So where are we going next with devolution? As one says: ‘Manchester and London have gone through waves of devolution, with housing, transport and health coming piecemeal to the process, but it’s not – or at least it shouldn’t be – a linear process. Instead it needs to be a conversation, continual dialogue to build trust. At the moment, we are told: “We still return to the parent/child relationship.” That needs to change.’

However, one of our round table guests is more vocal. ‘It’s not really devolution, with all due respect,’ he says. ‘Real devolution would be transferring powers from central to local government. That’s not really happened.’

Another issue is how to plan for a future that keeps changing. As one debater says: ‘We are still seeing a huge amount of leakage of our graduates from our places. There needs to be a strategy that makes the West Midlands an attractive place to live and work, but we hit on another challenge. We are designing places based on the way we live now, and city centres will be fundamentally different.

High streets are morphing from shopping centres into social zones, and highways face a future with autonomous vehicles – but it is just the start.’ Another adds: ‘There is a danger we provide the new accommodation on how we live today. How we live and work is changing and changing quickly.’

Millennials live differently. One participant says: ‘Millennials have few assents so they rent their homes, their cars – even their clothes. But we are stuck in an area where we are still offering 4G phones to people who only have connectivity fit for half a “G”. We are living 21st century lives in Victoria architecture and we haven’t imagined how it needs to change.’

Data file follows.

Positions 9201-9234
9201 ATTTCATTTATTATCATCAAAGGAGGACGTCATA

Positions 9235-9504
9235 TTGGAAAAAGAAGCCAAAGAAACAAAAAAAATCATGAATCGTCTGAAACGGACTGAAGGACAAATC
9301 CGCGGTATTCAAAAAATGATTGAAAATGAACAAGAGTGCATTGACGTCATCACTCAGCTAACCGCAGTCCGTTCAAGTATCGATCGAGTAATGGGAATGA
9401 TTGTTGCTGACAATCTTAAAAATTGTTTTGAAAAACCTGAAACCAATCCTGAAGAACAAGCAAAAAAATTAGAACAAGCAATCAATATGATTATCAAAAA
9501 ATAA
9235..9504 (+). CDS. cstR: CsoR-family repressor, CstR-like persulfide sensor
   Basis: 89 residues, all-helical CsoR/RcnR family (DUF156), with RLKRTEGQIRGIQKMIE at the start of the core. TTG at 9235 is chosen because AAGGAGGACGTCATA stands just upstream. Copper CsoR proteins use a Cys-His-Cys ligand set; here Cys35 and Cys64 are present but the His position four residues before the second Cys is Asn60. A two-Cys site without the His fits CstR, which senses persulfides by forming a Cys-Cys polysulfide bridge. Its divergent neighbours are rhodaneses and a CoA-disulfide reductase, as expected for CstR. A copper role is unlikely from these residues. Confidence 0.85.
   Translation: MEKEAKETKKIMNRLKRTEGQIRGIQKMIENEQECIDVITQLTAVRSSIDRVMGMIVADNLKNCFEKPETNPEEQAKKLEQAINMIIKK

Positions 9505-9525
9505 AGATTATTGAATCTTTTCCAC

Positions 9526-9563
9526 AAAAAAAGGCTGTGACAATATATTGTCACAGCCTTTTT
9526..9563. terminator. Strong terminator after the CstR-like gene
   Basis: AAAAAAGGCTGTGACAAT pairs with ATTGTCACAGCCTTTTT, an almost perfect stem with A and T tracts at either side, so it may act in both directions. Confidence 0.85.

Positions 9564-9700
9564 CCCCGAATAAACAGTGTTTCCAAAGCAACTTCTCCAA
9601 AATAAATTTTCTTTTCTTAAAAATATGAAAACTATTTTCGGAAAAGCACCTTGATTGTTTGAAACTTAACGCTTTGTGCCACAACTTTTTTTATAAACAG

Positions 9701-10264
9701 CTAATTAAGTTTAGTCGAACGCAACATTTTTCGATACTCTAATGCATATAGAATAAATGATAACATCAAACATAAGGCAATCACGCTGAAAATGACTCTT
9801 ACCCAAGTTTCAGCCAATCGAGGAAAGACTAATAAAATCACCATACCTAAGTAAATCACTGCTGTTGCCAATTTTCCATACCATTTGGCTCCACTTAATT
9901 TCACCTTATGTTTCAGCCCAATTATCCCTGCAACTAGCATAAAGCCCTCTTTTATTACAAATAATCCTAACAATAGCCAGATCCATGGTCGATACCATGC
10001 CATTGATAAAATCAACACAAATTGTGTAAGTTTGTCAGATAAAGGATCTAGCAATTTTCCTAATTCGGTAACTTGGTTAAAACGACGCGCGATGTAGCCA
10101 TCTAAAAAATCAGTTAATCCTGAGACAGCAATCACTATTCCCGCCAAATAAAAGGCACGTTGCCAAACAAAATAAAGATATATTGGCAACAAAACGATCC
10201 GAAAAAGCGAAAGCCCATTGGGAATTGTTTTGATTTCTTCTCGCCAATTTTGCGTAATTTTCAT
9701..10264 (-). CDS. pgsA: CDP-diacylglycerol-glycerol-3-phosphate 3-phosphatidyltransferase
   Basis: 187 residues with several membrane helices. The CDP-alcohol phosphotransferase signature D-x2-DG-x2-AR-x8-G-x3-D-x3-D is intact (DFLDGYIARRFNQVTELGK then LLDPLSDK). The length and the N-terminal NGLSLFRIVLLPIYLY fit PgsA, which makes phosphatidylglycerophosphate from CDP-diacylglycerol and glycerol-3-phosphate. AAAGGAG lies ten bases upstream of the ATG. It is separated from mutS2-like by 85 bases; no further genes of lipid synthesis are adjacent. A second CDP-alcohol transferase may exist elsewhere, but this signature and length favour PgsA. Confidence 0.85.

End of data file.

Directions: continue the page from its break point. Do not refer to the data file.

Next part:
Another adds: ‘As a nation, we think we are being innovative, creating autonomous vehicles and looking to the future, but on a global scale we are behind. We need fully connected places, across the full life cycle of residents so they can take advantage of all the opportunities on offer. We have better analytics than we have had before. We are getting there but there is still a way to go.’

Round table attendees

Ian Miller, Chief executive, Wyre Forest DC

Jerry Hutchinson, Chief executive, North Warwickshire BC

Martin Reeves, Chief executive, Coventry City Council

Dr Helen Paterson, Chief executive, Walsall MBC

Jonathan Tew, Assistant chief executive, Birmingham City Council

Gareth Bradford, Director of housing and regeneration, West Midlands Combined Authority

Angela Probert, Chief operating officer, Birmingham City Council

Eleri Roberts, Assistant director, communications, Birmingham City Council

Dave Sheridan, Divisional CEO, places and communities, ENGIE UK & Ireland

Haydn Scarborough, Business development director, places and communities, ENGIE UK & Ireland

Michael Burton, Editorial director, The MJ (chair)

Heather Jameson, Editor, The MJ